Soon the PCs notice 5’x5’ alcoves carved into the walls on the sides of the tunnels.  On the back wall of each alcove is carved the face of a dragon with Kobold-esque features.  The first two alcoves are NOT trapped. The Kobolds purposely designed the hallway knowing that adventurers frequently check for traps but are unlikely to check every single alcove after the first.

If the PCs investigate the hallway sloping upwards, the wall looks largely unscratched except for a few marks where it has been clipped by arrows or spears.  The walls also have large burn marks in several places. These descriptions give the players a chance to guess the nature of the trap--a rolling boulder trap should damage the walls, and the burn marks should be suspicious--so the DM should make this information clear to the players.

Springing the Trap

The Kobolds’ goal is to spring the trap when most of the party is adjacent to the trapped alcoves. In practice, the timing and effectiveness of their ambush will vary based on how the PCs scout ahead and how clumped together they are in the passage.  

When the Kobolds spring the trap, several things happen simultaneously:

    1. The boulder begins to roll down the hallway.  [Kobolds around the corner at the top of the hallway initiated its movement by kicking away a stopper that had prevented it from moving.]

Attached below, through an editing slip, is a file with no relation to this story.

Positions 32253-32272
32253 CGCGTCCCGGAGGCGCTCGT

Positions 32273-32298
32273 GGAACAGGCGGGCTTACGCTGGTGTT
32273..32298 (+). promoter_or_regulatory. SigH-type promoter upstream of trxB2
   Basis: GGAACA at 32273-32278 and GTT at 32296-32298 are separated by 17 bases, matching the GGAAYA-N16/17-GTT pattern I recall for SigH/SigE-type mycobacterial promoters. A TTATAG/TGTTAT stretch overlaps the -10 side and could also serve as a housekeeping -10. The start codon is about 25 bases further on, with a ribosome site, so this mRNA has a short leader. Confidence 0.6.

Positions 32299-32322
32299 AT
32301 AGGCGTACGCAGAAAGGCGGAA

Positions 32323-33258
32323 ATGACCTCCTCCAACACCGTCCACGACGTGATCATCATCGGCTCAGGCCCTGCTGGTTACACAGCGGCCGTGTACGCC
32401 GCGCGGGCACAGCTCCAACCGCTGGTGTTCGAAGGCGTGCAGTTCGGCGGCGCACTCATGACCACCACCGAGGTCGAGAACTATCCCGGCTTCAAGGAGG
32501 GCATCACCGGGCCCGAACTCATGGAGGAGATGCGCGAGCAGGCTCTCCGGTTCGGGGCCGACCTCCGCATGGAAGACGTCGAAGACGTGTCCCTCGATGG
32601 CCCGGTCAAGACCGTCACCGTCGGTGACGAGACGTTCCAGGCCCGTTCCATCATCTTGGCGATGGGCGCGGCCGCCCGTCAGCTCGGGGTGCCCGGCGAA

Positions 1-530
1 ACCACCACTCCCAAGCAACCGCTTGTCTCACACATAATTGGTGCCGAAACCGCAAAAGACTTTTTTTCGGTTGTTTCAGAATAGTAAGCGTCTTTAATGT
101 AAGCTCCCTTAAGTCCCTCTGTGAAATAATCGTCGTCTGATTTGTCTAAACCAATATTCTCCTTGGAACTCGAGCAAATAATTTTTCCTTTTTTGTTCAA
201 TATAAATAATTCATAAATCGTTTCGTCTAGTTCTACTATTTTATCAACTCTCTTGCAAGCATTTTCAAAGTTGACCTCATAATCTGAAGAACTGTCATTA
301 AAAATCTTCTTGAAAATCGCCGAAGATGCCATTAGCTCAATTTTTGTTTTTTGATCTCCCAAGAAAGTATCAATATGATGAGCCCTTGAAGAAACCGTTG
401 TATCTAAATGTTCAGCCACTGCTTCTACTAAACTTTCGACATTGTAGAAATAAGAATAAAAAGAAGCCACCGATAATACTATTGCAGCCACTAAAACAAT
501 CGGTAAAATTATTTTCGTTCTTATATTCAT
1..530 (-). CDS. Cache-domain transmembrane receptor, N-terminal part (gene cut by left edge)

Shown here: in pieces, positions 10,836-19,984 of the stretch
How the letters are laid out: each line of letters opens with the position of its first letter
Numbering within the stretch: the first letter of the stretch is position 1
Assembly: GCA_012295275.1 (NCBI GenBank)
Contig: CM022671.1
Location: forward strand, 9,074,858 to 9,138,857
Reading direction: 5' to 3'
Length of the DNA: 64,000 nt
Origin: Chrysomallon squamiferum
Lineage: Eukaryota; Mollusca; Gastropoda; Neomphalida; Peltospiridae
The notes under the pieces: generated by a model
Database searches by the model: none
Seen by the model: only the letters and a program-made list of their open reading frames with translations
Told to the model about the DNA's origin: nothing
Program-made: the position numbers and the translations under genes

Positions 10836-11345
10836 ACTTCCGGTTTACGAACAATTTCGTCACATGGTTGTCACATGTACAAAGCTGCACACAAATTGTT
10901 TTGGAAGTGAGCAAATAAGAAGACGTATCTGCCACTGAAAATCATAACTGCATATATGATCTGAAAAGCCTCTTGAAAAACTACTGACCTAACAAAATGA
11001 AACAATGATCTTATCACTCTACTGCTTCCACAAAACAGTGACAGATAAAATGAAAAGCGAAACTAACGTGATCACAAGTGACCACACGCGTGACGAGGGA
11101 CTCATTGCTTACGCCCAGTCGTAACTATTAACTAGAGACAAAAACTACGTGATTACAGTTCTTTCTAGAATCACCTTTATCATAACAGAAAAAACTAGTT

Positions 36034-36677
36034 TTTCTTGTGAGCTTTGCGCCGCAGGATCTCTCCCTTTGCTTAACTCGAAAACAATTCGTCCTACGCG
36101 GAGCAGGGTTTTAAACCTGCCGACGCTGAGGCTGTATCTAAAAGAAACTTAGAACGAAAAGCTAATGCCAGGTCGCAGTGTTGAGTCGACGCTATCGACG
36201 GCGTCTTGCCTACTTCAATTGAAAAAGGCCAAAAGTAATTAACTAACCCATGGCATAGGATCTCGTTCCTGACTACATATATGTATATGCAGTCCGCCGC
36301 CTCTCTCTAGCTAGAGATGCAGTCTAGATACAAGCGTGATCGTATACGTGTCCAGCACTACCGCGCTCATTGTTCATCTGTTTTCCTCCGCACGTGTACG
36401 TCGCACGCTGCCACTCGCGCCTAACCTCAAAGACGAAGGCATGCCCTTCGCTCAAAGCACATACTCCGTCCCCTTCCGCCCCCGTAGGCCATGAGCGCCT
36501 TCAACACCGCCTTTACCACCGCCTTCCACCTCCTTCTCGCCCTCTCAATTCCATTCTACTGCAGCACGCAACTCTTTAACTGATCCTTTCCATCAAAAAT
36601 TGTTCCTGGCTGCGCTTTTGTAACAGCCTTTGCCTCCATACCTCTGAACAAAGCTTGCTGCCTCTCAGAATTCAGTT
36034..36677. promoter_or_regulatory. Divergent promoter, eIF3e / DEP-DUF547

2. Two Kobolds with bows and flaming arrows appear at the top of the hallway, with more Kobolds’ wielding flaming arrows coming in behind them. The kobolds have ¾ cover until they act due to the boulder between them and the PCs.
    3. A kobold pops out of the tunnel behind the PCs and begins to lower the Portcullis.

The PCs Respond

Now it is the PCs’ turn to respond. The DM should tell the PCs they only have time to do ONE thing only before the boulder reaches them.  Effectively, they have one action, but no movement or bonus action. This gives the PCs enough time, for example, to move into an alcove or shoot the kobolds with a bow, but not both.

Key Point: The DM should describe how the PCs have no time to consult with each other and should ask all PCs to state what they plan to do simultaneously before resolving their actions. This prevents PCs from choosing not to jump into the alcoves after seeing what happens to other PCs.